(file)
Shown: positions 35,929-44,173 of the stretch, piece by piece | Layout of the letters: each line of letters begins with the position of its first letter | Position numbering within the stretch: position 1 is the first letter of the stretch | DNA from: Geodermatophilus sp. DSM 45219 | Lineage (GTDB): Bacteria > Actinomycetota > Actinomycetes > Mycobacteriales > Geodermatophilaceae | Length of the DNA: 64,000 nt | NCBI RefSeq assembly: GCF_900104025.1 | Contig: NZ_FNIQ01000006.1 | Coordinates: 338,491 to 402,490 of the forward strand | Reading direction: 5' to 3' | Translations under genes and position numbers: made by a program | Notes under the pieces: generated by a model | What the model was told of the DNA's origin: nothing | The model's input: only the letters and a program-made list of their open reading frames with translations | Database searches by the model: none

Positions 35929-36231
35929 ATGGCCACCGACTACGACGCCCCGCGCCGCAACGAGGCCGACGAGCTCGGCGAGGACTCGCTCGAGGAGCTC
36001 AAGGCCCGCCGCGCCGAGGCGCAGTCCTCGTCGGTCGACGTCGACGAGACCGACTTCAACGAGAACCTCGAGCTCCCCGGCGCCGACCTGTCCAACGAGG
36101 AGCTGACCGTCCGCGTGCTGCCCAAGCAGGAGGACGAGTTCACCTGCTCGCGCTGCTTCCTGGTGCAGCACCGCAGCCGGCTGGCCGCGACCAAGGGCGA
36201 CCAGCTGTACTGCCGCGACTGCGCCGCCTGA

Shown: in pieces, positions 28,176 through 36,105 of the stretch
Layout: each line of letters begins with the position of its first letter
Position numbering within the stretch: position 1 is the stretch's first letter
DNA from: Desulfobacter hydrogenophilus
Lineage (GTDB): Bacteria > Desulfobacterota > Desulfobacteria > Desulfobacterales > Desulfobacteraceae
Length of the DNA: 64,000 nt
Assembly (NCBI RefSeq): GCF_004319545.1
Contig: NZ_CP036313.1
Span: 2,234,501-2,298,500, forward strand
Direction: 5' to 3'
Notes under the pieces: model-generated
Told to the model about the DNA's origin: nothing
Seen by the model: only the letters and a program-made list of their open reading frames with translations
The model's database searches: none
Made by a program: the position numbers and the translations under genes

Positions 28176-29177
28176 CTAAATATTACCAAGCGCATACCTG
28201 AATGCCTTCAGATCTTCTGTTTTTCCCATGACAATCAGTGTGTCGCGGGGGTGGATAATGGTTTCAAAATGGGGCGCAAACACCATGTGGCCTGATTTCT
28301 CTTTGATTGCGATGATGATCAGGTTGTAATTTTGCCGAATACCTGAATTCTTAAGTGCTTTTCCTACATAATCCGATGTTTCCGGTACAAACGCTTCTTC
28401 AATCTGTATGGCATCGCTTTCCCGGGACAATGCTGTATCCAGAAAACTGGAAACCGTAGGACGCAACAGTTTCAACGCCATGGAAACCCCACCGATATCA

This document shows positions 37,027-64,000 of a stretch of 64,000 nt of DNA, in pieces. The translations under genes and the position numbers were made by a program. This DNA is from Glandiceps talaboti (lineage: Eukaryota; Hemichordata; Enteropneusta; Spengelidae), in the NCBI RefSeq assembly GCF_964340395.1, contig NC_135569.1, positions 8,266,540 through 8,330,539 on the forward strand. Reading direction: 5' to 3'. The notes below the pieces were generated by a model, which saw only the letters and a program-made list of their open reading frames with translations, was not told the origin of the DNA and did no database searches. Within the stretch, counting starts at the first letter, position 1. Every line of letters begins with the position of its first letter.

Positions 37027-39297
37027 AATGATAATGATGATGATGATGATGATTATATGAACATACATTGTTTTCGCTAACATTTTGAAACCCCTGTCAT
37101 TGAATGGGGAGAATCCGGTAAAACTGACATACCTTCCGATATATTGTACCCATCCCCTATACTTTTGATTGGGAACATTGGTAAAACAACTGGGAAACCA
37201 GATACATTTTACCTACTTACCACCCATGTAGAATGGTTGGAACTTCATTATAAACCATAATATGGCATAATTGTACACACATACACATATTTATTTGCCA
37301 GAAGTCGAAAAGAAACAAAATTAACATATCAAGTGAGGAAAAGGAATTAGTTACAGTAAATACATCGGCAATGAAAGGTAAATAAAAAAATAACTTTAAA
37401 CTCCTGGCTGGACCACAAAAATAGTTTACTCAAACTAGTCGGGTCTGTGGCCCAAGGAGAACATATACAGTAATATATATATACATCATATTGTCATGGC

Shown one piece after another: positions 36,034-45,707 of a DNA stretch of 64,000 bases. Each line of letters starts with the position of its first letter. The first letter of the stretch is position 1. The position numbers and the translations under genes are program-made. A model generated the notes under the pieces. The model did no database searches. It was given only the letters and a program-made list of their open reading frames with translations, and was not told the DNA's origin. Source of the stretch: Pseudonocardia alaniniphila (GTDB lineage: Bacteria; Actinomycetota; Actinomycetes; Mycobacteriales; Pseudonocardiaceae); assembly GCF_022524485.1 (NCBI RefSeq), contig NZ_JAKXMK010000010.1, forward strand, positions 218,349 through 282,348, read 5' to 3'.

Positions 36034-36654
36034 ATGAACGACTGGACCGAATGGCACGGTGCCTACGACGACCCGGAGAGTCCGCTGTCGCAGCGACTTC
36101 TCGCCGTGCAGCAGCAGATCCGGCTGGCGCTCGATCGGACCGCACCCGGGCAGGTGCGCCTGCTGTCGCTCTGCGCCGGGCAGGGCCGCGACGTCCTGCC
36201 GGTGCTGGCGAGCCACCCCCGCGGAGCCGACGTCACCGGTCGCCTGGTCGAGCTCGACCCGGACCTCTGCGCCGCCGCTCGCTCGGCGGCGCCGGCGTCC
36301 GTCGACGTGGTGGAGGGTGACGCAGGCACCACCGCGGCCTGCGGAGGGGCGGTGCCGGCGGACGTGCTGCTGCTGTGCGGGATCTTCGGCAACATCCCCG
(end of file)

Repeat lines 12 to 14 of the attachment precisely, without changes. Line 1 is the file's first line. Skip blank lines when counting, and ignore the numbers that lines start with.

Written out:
Length of the DNA: 64,000 nt
Assembly (NCBI RefSeq): GCF_004319545.1
Contig: NZ_CP036313.1